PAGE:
Douglas Awarded Fellowships For Work on Demjanjuk, accused Cole Bomber

Thanks to fellowships from the American Council of Learned Societies (ACLS) and the United States Holocaust Memorial Museum, Lawrence Douglas, the James J. Grosfeld Professor of Law, Jurisprudence and Social Thought, will spend the 2013–2014 academic year researching and writing a book on the war crimes trial of Nazi John Demjanjuk, as well as studying firsthand the trial of the alleged architect of the Oct. 12, 2000, bombing of the USS Cole.

Lawrence R. Douglas

Prof. Lawrence R. Douglas

Douglas said he will spend this fall traveling to do research for a book, to be published by Yale University Press, about Germany’s prosecution of Nazi-era war criminals. It will build upon the research Douglas did for his article “Ivan the Recumbent, or Demjanjuk in Munich,” which appeared in the March 2012 issue of Harper’s Magazine.

John (Ivan) Demjanjuk, a native of Ukraine, immigrated to Ohio after the World War II but was deported to Israel in 1986 on charges that he worked at Treblinka, a Nazi extermination camp. He was released after new evidence cleared him of having been Treblinka’s “Ivan the Terrible.” But in 2009, Demjanjuk was deported to Germany for another trial, and in 2011, he was convicted on charges that he participated in the murder of 27,900 Jews while serving as a guard at the Sobibor death camp. He died in 2012 while appealing the 2011 conviction.

“This trial was called the last great Nazi-era atrocity trial,” Douglas said, adding that Germany’s prosecution of Demjanjuk is arguably also the longest and most convoluted criminal case prosecuting a perpetrator of the Holocaust.

Douglas plans to use the facts of the Demjanjuk trial to examine, in his forthcoming book, the history of Germany’s postwar prosecution of Nazis and their collaborators.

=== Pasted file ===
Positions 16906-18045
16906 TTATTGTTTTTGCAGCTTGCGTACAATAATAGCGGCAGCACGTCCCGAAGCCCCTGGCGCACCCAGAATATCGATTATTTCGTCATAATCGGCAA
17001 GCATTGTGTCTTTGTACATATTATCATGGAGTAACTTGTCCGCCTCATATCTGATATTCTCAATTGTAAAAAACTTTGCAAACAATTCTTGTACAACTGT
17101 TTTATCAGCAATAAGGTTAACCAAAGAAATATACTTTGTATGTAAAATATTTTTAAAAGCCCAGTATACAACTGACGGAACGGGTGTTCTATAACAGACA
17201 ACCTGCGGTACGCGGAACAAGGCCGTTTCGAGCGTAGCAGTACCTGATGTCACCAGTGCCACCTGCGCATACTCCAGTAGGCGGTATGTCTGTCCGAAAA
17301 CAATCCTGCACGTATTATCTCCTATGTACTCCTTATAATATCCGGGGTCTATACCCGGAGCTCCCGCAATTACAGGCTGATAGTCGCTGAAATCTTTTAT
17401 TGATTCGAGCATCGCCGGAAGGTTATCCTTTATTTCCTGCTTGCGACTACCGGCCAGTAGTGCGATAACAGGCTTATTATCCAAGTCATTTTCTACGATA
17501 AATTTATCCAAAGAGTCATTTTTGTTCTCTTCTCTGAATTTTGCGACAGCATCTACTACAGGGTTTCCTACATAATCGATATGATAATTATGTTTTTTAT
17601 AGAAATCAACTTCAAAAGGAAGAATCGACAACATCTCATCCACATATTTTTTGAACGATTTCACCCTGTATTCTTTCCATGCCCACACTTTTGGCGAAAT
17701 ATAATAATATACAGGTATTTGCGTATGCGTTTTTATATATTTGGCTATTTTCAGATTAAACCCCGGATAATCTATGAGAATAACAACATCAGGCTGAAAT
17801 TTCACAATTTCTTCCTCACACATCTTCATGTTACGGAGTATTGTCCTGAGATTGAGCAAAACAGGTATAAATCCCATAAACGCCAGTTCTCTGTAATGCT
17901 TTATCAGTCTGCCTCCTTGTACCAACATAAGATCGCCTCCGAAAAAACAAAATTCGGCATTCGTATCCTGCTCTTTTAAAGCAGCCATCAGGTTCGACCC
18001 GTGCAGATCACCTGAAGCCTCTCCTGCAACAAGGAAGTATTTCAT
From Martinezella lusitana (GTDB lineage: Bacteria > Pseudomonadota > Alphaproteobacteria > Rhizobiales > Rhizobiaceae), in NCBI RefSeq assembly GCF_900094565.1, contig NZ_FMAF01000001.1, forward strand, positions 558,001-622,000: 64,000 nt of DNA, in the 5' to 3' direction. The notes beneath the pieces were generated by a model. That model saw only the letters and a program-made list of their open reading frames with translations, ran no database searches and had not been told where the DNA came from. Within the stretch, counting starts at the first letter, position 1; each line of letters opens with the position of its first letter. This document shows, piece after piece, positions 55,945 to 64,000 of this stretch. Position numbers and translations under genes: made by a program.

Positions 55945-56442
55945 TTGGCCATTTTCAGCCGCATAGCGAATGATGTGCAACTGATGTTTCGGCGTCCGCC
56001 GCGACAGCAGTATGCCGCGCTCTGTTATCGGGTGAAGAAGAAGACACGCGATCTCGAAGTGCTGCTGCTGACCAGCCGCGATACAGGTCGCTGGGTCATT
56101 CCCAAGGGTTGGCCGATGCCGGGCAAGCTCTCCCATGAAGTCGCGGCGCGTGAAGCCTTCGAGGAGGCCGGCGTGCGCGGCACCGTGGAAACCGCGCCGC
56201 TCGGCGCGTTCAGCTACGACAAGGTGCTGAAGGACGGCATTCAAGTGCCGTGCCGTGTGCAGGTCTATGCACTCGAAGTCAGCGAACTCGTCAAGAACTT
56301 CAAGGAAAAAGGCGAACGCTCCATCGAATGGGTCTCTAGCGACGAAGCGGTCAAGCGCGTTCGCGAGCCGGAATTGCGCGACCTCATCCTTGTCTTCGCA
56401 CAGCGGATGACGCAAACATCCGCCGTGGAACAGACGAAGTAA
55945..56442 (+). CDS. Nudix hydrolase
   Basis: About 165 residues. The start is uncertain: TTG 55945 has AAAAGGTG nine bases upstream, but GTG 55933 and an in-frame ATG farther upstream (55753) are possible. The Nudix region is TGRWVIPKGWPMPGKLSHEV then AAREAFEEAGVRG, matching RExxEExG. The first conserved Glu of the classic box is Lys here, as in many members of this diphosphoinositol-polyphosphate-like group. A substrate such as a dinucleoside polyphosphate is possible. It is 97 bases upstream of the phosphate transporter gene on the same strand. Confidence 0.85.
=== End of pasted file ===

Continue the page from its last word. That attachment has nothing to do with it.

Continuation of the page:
“The German record in that regard is not particularly impressive, which is not surprising,” he said. “In a certain way, the trial was an important moment of reckoning for Germany. … [T]hey saw this as a moment to rectify a lot of their earlier mistakes.”

Douglas has received an ACLS senior fellowship for the fall term, during which he plans to return to Germany for more research and interviews. He is one of about 300 scholars selected for a fellowship from 4,200 applications submitted this year. (Other recent ACLS fellows from Amherst include Visiting Assistant Professor of the History of Art Jeffrey Saletnik [2011], Assistant Professor of Law, Jurisprudence and Social Thought Adam Sitze [2008] and Assistant Professor of Music Klára Móricz [2002].)

In the spring, Douglas will head out to Washington, D.C., to spend the semester as an Ina Levine Invitational Scholar at the U.S. Holocaust Memorial Museum.

He said he will likely wrap up work on the book at that time.

He will also be researching a future article for Harper’s, this one concerning Abd al-Rahim al-Nashiri, a Saudi Arabian citizen currently being held at the U.S. military detention camp at Guantanamo Bay on suspicion of having planned the Cole bombing.

Douglas visited Guantanamo a year ago and just recently went back to observe al-Nashiri’s trial.